NEW YORK CITY (WABC) -- Former New York City Mayor Bill de Blasio dropped his campaign for Congress Tuesday, two months after announcing he was running for the redrawn district that includes his Brooklyn home.
"It's clear the people of #NY10 are looking for another option, and I respect that," de Blasio posted on social media. "Time for me to leave electoral politics and focus on other ways to serve. I am really grateful for all the people I met, the stories I heard and the many good souls who helped out. Thank you all!"
De Blasio, whose second mayoral term ended last year, announced his candidacy on MSNBC's "Morning Joe," saying he would seek the Democratic nomination for the 10th Congressional District, which will include part of Manhattan and a swath of western Brooklyn.
"We are going through so many challenges right now," De Blasio told Eyewitness News reporter NJ Burkett at the time. "I have talked to so many New Yorkers who are really struggling, because of COVID, because of the cost of living, and they need real answers. They need help now."
(Previous coverage in video player above)
He acknowledged his poll numbers were not high when he left office but said he believed voters knew he had the best of intentions.
Those poor polling numbers, however, continued throughout his campaign.
In the latest poll, released Monday by the Progressive Working Families Party -- a group that represents de Blasio's core constituency but opted not to endorse him -- 49% of the respondents said they "definitely will not vote for" de Blasio.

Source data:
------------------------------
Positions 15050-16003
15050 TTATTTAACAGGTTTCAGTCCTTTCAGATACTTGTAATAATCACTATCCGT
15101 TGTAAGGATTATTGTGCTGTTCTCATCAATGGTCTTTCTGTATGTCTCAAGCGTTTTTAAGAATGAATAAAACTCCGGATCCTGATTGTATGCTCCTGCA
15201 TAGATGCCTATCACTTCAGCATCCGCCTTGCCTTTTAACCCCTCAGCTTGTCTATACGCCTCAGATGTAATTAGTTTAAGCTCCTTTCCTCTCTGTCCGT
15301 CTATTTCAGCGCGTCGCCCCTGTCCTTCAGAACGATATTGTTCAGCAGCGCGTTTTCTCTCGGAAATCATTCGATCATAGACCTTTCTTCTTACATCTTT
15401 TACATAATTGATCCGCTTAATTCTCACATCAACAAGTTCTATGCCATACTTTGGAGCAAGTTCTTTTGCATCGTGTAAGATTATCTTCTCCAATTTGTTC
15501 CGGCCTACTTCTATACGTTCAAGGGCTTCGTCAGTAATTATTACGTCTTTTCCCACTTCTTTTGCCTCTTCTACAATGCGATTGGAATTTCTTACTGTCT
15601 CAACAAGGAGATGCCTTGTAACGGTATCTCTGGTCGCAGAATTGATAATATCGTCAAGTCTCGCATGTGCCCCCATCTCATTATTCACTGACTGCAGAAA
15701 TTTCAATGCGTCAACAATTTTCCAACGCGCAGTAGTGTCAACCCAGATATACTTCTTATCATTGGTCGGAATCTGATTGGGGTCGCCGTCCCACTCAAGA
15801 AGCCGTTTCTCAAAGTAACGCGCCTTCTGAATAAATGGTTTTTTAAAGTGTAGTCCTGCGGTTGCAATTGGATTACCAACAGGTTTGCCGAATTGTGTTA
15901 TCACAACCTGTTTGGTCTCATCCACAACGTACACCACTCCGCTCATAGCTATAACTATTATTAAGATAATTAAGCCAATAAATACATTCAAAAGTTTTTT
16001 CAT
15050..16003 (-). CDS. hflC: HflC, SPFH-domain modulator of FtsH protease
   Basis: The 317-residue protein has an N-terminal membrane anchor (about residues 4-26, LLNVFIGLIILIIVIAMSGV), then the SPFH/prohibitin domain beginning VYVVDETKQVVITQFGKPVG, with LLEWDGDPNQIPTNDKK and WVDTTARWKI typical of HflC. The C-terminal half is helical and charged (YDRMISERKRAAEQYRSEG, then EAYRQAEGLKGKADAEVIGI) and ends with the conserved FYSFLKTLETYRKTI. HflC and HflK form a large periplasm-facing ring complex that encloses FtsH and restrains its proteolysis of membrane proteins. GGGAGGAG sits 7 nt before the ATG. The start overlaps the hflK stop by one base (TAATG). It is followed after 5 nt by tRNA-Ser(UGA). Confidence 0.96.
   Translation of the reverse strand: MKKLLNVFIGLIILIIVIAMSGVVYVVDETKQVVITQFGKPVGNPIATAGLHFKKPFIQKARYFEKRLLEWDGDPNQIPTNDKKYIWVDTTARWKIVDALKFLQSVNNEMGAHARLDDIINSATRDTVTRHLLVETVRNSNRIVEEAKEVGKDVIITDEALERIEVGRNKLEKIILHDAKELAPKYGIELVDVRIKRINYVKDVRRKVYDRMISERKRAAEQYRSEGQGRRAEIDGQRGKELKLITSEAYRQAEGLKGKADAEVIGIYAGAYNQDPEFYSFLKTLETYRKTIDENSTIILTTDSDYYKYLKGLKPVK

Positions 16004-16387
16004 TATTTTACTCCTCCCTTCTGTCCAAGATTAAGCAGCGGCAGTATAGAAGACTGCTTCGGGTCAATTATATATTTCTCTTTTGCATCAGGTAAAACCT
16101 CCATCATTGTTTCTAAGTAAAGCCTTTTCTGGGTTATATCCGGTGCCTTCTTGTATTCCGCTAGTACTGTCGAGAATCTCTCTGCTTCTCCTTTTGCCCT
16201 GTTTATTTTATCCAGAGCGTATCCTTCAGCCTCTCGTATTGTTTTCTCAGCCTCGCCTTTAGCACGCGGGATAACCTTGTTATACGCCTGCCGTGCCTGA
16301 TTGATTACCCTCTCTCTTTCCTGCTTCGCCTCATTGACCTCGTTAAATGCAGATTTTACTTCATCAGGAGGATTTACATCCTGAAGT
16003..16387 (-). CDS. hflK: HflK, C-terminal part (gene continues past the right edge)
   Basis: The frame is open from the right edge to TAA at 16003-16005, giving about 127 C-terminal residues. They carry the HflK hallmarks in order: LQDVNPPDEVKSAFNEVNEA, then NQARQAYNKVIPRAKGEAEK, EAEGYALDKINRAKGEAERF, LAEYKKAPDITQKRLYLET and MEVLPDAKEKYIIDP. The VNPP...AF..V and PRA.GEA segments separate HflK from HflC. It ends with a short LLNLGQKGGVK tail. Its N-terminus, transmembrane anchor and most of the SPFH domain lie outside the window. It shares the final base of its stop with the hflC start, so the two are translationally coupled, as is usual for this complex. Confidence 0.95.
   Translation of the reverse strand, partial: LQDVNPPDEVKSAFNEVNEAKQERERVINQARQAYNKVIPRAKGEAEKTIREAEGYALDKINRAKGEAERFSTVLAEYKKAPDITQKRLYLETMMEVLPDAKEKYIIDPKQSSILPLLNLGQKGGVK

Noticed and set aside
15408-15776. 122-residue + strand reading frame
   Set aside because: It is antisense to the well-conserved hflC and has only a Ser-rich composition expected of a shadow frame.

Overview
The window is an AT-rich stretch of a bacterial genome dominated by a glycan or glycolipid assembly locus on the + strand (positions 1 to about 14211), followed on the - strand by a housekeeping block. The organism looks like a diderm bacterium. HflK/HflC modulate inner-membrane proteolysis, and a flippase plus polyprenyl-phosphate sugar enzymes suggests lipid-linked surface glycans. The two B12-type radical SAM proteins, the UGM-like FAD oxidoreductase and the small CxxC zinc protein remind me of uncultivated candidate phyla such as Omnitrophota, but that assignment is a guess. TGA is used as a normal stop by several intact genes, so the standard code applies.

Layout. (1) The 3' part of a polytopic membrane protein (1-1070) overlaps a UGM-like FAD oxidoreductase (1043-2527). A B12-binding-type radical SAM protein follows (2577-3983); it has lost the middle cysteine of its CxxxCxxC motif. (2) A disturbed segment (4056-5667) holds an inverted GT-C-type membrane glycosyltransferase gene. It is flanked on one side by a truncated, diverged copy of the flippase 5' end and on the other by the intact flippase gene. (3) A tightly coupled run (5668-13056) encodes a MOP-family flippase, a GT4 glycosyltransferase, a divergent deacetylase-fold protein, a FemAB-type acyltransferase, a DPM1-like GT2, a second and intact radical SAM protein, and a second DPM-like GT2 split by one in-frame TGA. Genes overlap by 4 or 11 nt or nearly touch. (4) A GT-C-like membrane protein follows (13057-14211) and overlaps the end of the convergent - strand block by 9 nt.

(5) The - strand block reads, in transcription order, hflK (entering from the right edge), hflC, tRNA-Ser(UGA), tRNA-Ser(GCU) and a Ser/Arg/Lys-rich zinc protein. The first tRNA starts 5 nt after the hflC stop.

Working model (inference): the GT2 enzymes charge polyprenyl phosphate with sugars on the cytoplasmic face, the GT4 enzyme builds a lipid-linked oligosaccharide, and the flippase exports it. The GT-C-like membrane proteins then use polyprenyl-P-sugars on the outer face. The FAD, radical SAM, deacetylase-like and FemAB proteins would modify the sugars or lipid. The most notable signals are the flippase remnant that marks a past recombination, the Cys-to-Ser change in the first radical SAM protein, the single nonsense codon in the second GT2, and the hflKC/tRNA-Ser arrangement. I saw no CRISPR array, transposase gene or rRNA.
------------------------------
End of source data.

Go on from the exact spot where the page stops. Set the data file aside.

Working Family's endorsed candidate, Assemblywoman Yuh Line Niou, tied with City Councilwoman Carlina Rivera at 16% as the front runners of their poll.
Former house impeachment attorney Daniel Goldman, who likely has been pouring his personal fortune in TV ads, received 10%, and Rep. Mondaire Jones got 8%.
De Blasio received just 3% in that poll.
Asked about a Data for Progress poll released Thursday that showed him in seventh place with just 5%, the former mayor said that if he had made his decisions solely based on polling in prior races, "I would have just walked away. Polls are decreasingly able to predict what is going to happen on Election Day."
That poll also showed the race appearing to be between Rivera with 17%, Niou with 14%, and Goldman with 12%.
De Blasio has only managed to raise about $510,000, against $3 million from Jones and $1.2 million from Goldman.
Democratic U.S. Rep. Jerry Nadler represents New York's 10th District now but will no longer live in the district under maps that have been redrawn under the supervision of a New York judge.
Nadler is now running in the 12th District, currently represented by Rep. Carolyn Maloney.
The primary has been pushed back from June to August 23.
De Blasio, 61, toyed with running for governor this year but decided not to challenge incumbent Democrat Kathy Hochul. He also had a short-lived run for president in 2019.
(The Associated Press contributed to this report)